Available data suggest that family owned business and MSMEs account for up to 70% of private sector employment in the English speaking Caribbean. In turn, this indicates that the performance of these economies will hinge significantly on the fortunes of these enterprises given that recent flows of FDI to the English speaking Caribbean have been below that recorded for the America’s. This has implications for public policy and should spark the interest of private sector groups that seek to adopt measures to facilitate their growth, modernisation and development; with an emphasis on fostering a culture of productivity and competitiveness.
The recently published book titled Understanding the Caribbean Enterprise: Insights from MSMEs and Family Owned Businesses, by Drs. Nicholson (MSBM, Mona) and Lashley (SALISES, Cave Hill) represents the first systematic attempt to develop a profile of both types of enterprises across the region. The book provides valuable insights about current issues facing MSMEs and FOBs in the English-speaking Caribbean and thus represents a useful resource for private sector groups and policy-makers, as well as researchers and students with an interest in the relationship between firm ownership, size and performance. Issues examined include continuity, succession, financing and marketing.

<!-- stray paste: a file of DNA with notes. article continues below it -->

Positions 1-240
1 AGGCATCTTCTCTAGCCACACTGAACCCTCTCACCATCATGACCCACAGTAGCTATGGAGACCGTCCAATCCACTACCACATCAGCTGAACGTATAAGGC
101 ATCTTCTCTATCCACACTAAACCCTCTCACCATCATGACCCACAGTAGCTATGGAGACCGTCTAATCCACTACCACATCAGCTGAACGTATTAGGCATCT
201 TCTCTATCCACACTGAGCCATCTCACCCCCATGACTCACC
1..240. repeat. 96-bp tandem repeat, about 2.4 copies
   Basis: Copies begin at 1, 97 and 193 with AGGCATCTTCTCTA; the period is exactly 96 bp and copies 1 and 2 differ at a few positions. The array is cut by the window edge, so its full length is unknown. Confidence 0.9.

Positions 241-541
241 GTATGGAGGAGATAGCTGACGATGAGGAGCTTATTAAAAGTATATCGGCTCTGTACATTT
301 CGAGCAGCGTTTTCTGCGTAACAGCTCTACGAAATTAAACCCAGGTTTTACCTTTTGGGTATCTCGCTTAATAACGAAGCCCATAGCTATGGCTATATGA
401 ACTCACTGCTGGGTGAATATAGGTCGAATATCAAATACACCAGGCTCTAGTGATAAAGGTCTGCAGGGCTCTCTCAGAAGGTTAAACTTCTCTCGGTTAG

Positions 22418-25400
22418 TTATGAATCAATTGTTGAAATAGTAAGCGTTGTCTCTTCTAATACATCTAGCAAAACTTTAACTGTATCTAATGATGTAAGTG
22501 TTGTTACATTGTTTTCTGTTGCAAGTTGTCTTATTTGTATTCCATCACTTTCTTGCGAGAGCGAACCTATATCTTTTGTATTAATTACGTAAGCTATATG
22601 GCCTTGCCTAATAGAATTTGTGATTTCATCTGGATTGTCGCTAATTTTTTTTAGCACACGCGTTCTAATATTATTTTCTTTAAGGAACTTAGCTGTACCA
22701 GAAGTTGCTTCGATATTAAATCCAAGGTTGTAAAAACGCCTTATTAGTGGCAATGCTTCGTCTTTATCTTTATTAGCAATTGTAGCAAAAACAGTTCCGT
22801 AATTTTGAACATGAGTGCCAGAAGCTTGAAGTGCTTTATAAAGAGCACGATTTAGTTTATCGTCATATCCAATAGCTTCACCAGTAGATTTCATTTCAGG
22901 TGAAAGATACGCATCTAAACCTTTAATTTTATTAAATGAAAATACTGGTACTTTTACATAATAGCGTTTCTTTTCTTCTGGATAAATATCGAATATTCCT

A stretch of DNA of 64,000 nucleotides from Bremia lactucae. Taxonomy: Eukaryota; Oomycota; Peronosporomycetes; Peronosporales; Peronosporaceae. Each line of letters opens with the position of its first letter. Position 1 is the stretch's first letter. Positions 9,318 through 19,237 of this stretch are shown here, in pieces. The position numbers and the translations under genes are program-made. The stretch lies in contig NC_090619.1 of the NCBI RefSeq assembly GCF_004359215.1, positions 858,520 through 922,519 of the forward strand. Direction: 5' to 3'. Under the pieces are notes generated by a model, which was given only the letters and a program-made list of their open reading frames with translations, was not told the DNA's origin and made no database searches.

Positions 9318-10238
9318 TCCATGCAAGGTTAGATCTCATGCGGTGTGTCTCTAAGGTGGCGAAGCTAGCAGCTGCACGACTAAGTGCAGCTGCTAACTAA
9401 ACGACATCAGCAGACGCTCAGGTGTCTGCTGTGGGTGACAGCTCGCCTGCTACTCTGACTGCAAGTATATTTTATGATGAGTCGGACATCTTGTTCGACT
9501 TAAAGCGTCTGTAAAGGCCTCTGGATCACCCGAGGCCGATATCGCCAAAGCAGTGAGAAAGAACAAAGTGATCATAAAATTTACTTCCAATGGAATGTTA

In addition to historical-cultural idiosyncrasies, the book is significant in capturing the nuances and characteristics of the English Speaking Caribbean. Historically, much of the discussions on MSMEs and FOBs has been dominated by experiences drawn from North America, where the financing and market development of these businesses are said to be more sophisticated, and therefore, different from the reality of the Caribbean.
The book is informed by two main datasets, viz (1) data collected from Barbados, Jamaica and Trinidad and Tobago using questionnaires and focus groups; and (2) data from an Inter-American Development Bank (IDB) funded survey on firm level information, across most of the Caribbean countries, including those in the English-speaking Caribbean. Among the major findings highlighted in the book are: (i) Historically, people of African ancestry do not start businesses for wealth creation, but to “take” their children through school, (ii) Succession planning across ethnic groups follows a “moment-in-time” approach, rather than being process oriented, and (iii) A number of women-owned businesses (WOBs) are labelled family-owned businesses (FOBs), for various reasons, one of which is to protect and keep the family intact.
The book reflects an ongoing thrust at the UWI in general, and the Mona School of Business and Management (MSBM) in particular, to conduct and publish research that is relevant to businesses and policy-makers across the region.
For more information about this body of research, contact:
Johnathan G. Lashley, PhD – Fellow, Sir Arthur Lewis Institute of Social and Economic Studies, UWI, Cave Hill. email@example.com. (246) 266-3326.
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